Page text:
The participants did not walk close to the platform edge. No one used the 10cm closest to the track area. This was true for the full length of the walkway, independent of the width. The participants walked closer to the platform edge when there was a train parked next to the walkway than they did when it was open to the track area.

The various formations formed by test participants during the experiment

When the participants were asked about their ability to pass others, 41.8% answered that they never felt a need to overtake someone in the experiment. In a real evacuation situation, due to a fire for example, it can be assumed that the need to overtake others would increase. This is partly related to the fact that people who are related to one another try to stay together to a greater extent than the participants of the experiment did. Some of the participants who chose to keep to their own pace during the test, despite the fact that this separated them from friends and family, stated that they would not have done so in a real situation, where they would have adjusted their speed to stay together.

Survey feedback

Of the test participants, 32.7% stated that they did not overtake anyone during the experiment, but that they would have liked to do so on one or more occasions if they had had the opportunity. Together with those who answered that they overtook others, but with some difficulty, during the experiment (a total of 14.5%), 47.2% stated that they experienced problems related to overtaking others.

When there was enough room for participants to walk independently of one another, they generally chose to do so close to the screen wall. Those who knew one another prior to the experiment often chose to walk side by side, while the others generally preferred to walk in single file. When it became more crowded, the test participants adopted different formations depending on the width of the footpath. In tests with a 1.2m walkway, participants walked in two columns. In those with a 1.05m walkway, participants still walked in two columns but in a staggered fashion; in the test with a 0.9m walkway, they walked in single file.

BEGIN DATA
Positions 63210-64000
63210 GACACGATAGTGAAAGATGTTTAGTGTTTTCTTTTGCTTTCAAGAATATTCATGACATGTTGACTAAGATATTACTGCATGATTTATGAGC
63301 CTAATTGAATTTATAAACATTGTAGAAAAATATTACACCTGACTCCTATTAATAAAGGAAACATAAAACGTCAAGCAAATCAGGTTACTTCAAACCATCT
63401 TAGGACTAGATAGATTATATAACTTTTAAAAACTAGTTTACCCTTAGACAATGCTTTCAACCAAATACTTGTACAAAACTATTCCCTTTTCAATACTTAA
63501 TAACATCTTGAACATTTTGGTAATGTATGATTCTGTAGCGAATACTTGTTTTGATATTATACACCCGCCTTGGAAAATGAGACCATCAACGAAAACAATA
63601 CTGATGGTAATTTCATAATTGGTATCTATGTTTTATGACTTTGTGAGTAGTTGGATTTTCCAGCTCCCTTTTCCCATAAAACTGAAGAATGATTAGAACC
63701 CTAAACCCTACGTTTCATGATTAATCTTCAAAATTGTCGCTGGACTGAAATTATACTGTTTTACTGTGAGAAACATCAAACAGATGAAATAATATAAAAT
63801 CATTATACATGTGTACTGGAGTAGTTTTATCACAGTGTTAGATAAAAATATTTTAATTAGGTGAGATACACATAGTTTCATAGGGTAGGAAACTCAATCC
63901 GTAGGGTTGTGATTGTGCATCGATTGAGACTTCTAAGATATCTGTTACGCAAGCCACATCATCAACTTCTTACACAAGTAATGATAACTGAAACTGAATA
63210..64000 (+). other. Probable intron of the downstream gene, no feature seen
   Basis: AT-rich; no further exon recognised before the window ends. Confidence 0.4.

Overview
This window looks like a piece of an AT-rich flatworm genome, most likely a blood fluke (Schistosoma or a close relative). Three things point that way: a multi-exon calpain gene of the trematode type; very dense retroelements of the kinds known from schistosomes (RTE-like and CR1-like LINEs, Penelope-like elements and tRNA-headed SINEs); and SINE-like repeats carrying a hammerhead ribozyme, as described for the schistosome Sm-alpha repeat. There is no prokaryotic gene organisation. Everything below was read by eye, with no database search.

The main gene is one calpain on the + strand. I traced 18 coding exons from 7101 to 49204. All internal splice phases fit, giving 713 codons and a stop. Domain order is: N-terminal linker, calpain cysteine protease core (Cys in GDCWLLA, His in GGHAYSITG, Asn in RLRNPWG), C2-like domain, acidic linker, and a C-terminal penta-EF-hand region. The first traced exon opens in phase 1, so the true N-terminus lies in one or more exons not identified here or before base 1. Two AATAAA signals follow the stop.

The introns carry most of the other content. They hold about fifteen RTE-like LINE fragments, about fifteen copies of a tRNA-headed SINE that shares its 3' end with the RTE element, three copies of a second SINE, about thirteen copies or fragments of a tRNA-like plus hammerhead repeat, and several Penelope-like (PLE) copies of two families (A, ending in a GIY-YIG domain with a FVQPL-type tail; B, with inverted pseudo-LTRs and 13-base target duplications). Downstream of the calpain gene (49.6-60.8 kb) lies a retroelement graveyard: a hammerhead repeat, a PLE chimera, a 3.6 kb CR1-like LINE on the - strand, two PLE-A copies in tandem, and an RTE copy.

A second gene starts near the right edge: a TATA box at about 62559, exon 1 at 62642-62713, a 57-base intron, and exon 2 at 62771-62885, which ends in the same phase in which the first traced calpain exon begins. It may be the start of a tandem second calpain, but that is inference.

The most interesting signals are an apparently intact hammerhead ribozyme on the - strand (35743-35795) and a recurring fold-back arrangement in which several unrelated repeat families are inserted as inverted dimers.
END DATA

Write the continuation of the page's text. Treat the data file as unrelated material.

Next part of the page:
Of the three wheelchair users, one felt uneasy due to the width of the walkway and/or the difference in height between the elevated platform and the track area. As a result, this person only participated in tests one and two in which the width of the footpath was 1.2m, and did not participate in the tests in which the walkway was narrower. This person stated that the width of the walkway was of great importance to a sense of safety. The fact that this person stopped and hesitated where the walkway opened up to the track area indicates that the height difference to the track also was of great importance.

In order to make evacuating along elevated walkways more effective, the possibilities for people to overtake others needs further review. Since nearly half of the participants experienced difficulties passing others, one suggestion for future studies is to investigate how the design of an elevated walkway can be improved to make overtaking easier.

The difference in height between the elevated platform and the track area below was of particular influence and affected the test participants in several ways. The flow rate along the walkway decreased and the width of the walkway was not used to the same extent where it was open to the track area as compared to the part of the walkway that the train was parked next to. The height difference also affected one of the wheelchair users to the extent that this person stopped in the middle of the walkway in two of the tests, and chose to not participate at all in the remaining ones.

Further studies should investigate how elevated platforms can be designed, and with what aids they can be equipped, in order for height differences to have less effect.